What is What is Bipolar Disorder?

Bipolar 1 disorder is when people have manic and depressive episodes, and Bipolar 2 disorder is characterized by hypomanic episodes and depressive episodes. Find local mental health providers for bipolar disorder treatment.

Kirtley Thornton

Kirtley Thornton

PhD
Psychologist
Charlotte, NC
Dr. Raja Abdel-Majid

Dr. Raja Abdel-Majid

Ph.D
Psychologist
Mississauga, ON
Ms. Lynda Mainwaring

Ms. Lynda Mainwaring

Associate Professor at the University of Toronto
Psychologist
Toronto, ON

Local Psychologist

Lakshmi Yatham, MBBS, FRCPC, MRCPsych (UK), discusses bipolar disorder.

Quiz: Do You Understand Anxiety & Panic Attacks?

Test your knowledge by answering the following questions:

Questions
True
False
1

Many people with anxiety disorder have panic attacks.

Explanation:
Anxiety disorder causes people to intermittently feel nervous, have a sense of impending doom or danger, sweat, hyperventilate or experience an elevated heart rate. Many people with anxiety disorder have panic attacks.
2

Physical activity won't reduce symptoms of anxiety.

Explanation:
Studies show that exercise may help reduce symptoms of anxiety. Exercise releases powerful chemicals such as endorphins and serotonin, which improve mood and feelings of well-being. It can lower cortisol (also called the “stress hormone”) levels and support nerve cell growth in the hippocampus, a region of the brain that helps regulate mood.
3

Foods rich in zinc have been linked to lowered anxiety.

Explanation:
Studies show that foods rich in zinc can reduce anxiety. Zinc is found in foods such as beef, poultry (dark meat), whole grains and nuts.
4

Panic attacks generally last about 25 minutes.

Explanation:
Panic attacks usually last less than 10 minutes. However, some of the symptoms may persist for longer.
5

There is no genetic component to anxiety.

Explanation:
Genetics play a role in anxiety. If someone in your family has an anxiety disorder, it's more likely that you will as well.
(Answer all questions to activate)

Lakshmi Yatham, MBBS, FRCPC, MRCPsych (UK), discusses treatment of bipolar depressive or manic disorders.

Lakshmi Yatham, MBBS, FRCPC, MRCPsych (UK), discusses treatment of bipolar depressive or manic disorders.

What is Bipolar Disorder?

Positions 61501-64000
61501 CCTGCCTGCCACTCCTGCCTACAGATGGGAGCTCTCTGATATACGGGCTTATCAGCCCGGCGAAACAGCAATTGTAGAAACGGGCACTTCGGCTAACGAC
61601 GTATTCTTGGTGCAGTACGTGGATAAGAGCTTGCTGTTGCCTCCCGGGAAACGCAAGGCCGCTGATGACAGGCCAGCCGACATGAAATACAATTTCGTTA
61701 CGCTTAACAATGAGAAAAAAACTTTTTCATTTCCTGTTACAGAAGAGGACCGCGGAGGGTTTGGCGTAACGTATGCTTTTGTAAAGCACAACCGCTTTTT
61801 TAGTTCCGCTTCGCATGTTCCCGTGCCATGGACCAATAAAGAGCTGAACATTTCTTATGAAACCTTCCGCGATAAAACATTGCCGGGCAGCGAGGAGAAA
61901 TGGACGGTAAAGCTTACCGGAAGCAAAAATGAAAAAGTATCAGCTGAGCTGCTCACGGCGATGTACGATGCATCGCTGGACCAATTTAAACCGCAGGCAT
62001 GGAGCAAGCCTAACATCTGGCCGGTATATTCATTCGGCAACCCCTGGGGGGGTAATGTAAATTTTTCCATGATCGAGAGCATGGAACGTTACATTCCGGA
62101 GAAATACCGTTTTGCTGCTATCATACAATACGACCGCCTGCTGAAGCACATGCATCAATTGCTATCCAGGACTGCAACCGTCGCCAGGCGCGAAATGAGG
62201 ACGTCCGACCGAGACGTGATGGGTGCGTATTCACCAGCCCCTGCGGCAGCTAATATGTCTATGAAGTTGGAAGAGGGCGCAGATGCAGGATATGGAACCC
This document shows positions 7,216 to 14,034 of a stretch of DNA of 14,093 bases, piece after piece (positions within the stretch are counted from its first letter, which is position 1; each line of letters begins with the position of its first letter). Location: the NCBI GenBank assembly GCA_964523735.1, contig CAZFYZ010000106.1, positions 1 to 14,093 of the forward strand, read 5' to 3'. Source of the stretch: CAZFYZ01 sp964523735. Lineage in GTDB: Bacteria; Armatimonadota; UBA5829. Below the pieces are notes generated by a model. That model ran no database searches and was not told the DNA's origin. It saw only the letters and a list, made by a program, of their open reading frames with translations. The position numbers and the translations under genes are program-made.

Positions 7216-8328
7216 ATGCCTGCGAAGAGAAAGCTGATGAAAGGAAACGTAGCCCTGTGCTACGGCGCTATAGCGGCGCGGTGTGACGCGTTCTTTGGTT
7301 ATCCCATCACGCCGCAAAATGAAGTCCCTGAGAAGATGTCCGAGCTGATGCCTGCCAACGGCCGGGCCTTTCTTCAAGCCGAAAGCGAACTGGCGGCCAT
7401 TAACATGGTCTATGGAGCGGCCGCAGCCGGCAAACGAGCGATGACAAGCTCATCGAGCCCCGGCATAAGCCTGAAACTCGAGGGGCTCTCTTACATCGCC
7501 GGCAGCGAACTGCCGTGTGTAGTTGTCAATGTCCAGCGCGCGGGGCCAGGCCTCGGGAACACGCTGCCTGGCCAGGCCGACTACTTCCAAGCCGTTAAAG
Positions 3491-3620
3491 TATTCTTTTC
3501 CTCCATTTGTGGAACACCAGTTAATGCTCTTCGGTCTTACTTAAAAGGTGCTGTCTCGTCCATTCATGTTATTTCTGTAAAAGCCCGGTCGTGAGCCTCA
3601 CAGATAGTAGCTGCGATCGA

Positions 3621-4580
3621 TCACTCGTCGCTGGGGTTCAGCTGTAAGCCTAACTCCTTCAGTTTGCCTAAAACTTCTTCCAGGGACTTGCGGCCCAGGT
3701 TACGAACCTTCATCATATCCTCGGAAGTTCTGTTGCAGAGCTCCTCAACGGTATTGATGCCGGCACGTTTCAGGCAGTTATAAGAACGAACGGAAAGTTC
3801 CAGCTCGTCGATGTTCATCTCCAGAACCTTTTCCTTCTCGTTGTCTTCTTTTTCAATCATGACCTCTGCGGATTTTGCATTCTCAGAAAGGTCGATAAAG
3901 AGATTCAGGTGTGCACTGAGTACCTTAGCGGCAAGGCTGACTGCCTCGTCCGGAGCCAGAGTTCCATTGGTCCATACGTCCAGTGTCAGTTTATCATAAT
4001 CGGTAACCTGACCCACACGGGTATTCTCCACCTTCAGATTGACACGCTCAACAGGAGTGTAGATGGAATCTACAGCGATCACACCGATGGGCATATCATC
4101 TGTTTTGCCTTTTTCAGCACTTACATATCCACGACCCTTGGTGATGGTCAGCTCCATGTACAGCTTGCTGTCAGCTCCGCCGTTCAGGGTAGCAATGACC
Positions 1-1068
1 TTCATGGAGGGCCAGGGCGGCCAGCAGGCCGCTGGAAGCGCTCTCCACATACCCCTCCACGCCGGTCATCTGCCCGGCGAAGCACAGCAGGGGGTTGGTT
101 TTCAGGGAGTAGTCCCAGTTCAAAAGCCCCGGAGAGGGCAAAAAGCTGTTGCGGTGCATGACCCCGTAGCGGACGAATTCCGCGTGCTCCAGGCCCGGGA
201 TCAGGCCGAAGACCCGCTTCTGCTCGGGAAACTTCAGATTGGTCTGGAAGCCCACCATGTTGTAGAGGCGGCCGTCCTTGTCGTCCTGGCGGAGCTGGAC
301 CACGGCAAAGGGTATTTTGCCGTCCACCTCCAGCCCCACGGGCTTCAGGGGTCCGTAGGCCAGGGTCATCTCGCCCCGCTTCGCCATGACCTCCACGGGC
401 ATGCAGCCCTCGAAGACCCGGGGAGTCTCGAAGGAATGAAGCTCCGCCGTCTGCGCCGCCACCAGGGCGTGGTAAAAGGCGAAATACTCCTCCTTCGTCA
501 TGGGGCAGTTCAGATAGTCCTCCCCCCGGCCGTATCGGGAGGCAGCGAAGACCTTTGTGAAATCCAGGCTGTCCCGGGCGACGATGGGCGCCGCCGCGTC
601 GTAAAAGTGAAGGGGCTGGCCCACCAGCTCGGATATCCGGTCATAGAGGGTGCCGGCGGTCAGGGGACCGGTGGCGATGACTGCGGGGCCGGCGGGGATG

Bipolar disorders are a type of mood disorder. There are several subtypes of bipolar disorders.

The most common ones are Bipolar 1 and 2 disorders. These affect approximately 5 percent of the population, which means that we have about 1.5 million people with this condition in Canada. Bipolar disorder is a serious psychiatric condition. The sad part is that, if not treated, approximately 15 percent of people with this condition kill themselves.

The good news is that there are several good treatments available for this condition and we know that treatments do reduce the risk of suicide, and also improve functioning. So if you do think that you have a bipolar disorder, make sure to seek help.

Presenter: Dr. Lakshmi Yatham, Psychiatrist, Vancouver, BC

Local Practitioners: Psychiatrist

Treatment of Bipolar Depressive or Manic Disorders

Treatment options for bipolar disorder in children, adolescents, adults and elderly are very similar.

We use same types of medicines to treat the symptoms of depression as well as manic episodes across the spectrum. The types of treatments that we use depend on whether you’re in a manic episode, a depressive episode or whether we’re using medicines to prevent you from experiencing another episode of depression or mania.

Typically, for a manic episode, we tend to use what are called mood stabilizers or atypical antipsychotics, or sometimes we combine those two groups of medicines to achieve improvement faster. For depressive episodes, we tend to use, again, either mood stabilizers or atypical antipsychotics.

Sometimes, we combine those with antidepressant medicines or some of the anticonvulsants, such as Lamotrigine, because those have proven efficacy in treating depressive symptoms.

Because bipolar disorder is a lifetime condition, treating acute episodes, such as manic episodes or depressive episodes, is not sufficient. Once we’ve treated those acute episodes, we have to make sure that we keep people well. We prevent them from experiencing another manic or depressive episode. Now, in order to do that, we prescribe medicines that have proven efficacy in preventing relapse of mood episodes.

In addition to prescribing medicines, we also would like to see people use psychological treatments, and there are several types of treatments that are available including cognitive behavioral therapy, interpersonal psychotherapy, psycho education. What these things do is that they help you to learn coping strategies to help you cope better with the day-to-day stressors in your life. We do know that stress destabilizes bipolar illness.

If you think you have a bipolar disorder and if you have more questions about Treatment of Bipolar Depressive or Manic Disorders treatment, please make sure to speak with your family physician or a psychiatrist.

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